Finally, Learn to Learn. I urge all of you now in budget-crunching land: Get that line item in your budget for “Staff Training and Education” and make the numbers work for it to happen. Then, set your own goals in learning and personal growth using that cash: Connect all the dots.

There’s just one Thursday left for our September Learning here on Lifehack.org this month: Comment here or email me if there’s a learning topic you’re interested in for next week. On every other day, you can visit me on www.ManagingWithAloha.com. Aloha! Rosa Say

Previous Thursday Column: Workhack: The Attitude of Q.&D.

Article Reference: The 3 R’s in Business: ROI, ROR, and ROA

Managing with Aloha, Bringing Hawaii’s Universal Values to the Art of Business

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Rosa Say

Rosa is an author and blogger who dedicates to helping people thrive in the work and live with purpose.

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Published on January 8, 2021

How To Pay Off Credit Card Debt Fast: 7 Powerful Tips

How To Pay Off Credit Card Debt Fast: 7 Powerful Tips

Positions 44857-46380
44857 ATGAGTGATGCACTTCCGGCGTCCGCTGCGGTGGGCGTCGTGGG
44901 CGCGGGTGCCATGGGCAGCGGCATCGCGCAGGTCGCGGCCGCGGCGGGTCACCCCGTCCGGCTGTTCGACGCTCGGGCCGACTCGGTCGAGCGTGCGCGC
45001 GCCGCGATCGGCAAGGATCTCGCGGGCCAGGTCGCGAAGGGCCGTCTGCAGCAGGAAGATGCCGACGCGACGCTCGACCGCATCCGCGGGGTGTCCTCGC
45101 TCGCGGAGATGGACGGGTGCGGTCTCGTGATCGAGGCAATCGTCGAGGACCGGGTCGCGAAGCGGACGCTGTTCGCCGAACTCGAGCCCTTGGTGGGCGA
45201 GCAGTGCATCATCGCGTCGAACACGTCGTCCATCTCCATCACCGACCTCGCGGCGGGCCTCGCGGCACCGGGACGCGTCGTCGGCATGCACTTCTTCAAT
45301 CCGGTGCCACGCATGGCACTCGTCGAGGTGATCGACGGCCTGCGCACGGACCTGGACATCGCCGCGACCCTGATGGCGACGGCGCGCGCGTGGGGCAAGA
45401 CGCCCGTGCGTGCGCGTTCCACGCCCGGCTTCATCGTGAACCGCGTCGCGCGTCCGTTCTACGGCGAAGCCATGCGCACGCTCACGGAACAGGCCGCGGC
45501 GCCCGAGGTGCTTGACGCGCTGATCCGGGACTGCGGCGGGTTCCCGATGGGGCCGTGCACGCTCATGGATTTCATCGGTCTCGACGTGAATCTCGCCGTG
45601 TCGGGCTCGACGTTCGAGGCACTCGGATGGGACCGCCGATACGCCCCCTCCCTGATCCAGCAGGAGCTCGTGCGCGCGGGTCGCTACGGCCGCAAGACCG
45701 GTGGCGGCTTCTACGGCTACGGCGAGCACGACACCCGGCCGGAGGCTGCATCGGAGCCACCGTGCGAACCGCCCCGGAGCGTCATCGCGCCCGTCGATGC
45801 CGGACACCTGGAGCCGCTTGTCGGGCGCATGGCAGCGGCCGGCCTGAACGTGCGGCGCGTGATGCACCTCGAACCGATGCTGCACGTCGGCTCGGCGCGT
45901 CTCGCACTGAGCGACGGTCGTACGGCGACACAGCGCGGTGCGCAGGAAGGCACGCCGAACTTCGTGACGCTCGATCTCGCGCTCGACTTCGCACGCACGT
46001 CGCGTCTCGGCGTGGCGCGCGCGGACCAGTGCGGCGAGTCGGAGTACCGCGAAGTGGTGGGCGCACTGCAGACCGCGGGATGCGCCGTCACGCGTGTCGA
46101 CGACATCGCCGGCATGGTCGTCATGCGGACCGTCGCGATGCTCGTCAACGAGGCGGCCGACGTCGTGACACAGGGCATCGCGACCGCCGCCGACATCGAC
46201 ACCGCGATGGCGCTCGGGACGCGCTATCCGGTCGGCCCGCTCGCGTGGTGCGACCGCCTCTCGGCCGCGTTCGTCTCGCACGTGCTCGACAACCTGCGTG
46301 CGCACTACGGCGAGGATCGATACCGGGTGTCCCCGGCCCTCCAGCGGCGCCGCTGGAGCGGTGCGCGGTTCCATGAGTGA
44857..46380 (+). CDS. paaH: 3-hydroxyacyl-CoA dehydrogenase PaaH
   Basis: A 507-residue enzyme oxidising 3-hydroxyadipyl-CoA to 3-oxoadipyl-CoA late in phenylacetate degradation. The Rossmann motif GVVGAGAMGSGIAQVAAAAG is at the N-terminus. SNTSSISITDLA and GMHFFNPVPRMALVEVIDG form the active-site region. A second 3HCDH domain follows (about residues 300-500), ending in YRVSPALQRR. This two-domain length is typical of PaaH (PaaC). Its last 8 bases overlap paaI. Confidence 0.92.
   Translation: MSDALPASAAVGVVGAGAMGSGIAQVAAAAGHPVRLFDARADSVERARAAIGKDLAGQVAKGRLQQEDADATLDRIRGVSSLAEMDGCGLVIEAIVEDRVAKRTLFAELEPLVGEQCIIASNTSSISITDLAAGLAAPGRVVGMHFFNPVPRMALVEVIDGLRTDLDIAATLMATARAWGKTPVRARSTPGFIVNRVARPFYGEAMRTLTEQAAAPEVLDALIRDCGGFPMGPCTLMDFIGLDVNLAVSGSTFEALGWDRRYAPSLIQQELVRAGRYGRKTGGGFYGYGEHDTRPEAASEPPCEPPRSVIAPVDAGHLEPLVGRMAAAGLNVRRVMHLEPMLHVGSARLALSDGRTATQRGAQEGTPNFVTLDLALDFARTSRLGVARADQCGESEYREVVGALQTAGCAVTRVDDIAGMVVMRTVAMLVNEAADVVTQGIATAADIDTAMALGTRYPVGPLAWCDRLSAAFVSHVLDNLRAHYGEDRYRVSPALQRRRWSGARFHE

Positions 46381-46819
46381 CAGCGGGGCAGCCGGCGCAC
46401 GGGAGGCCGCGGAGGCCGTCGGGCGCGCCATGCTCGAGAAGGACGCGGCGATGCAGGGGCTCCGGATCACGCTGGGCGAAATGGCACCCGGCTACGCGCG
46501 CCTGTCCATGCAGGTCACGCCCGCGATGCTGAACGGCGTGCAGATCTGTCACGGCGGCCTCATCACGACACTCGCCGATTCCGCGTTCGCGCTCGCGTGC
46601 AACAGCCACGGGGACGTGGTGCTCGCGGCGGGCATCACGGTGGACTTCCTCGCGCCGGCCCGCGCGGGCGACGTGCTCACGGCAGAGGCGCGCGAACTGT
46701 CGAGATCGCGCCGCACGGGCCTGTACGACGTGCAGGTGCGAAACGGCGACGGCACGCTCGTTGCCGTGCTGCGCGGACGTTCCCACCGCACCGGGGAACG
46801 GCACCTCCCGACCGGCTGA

Ever wondered whether your credit card debt is the reason you’re in a bad financial situation? You can’t enjoy any fun activities because a good chunk of your money goes toward debt payment. Heck, you’re even behind on some of your monthly bills.

The effects of clumsy debt management are too many to list here. This guide is going to help you discover how to pay off credit card debt fast and start chasing your financial goals.

Debt problems are the last thing anyone wants to encounter. But things can get out of hand when all the “little debts” you take accumulate in interests.

What if you knew some simple and proven ways to be debt-free quickly? Implementing them would mean better financial health for you. It becomes possible to free up cash for your “wants.” These include taking a trip or buying something you’ve always desired. All that while paying your bills on time!

Let’s not wait any longer. Here are 7 powerful tips for paying off credit card debt fast:

1. Pay More Than the Minimum Credit Card Payments

Many people only pay the monthly minimum on their credit cards. Truly, that’s the right amount for staying on good terms with your credit card company. But you need a different approach if you’re looking to achieve financial independence within a short time.[1]

Most of your payments go toward interest costs when you only pay the minimum amount. A substantial sum of your balance remains standing. As a result, it becomes more expensive to eliminate your debts.

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You don’t want to wait more than 10 years to get rid of debt while it’s possible to do it sooner. All you have to do is double that $100 minimum payment to $200 or go higher.

The good thing is that minimum credit card payments are affordable in most cases. By paying a higher amount, you reduce your interest costs, lessen your borrowing period, and boost your credit score.

2. Start With High-Interest Credit Card Debt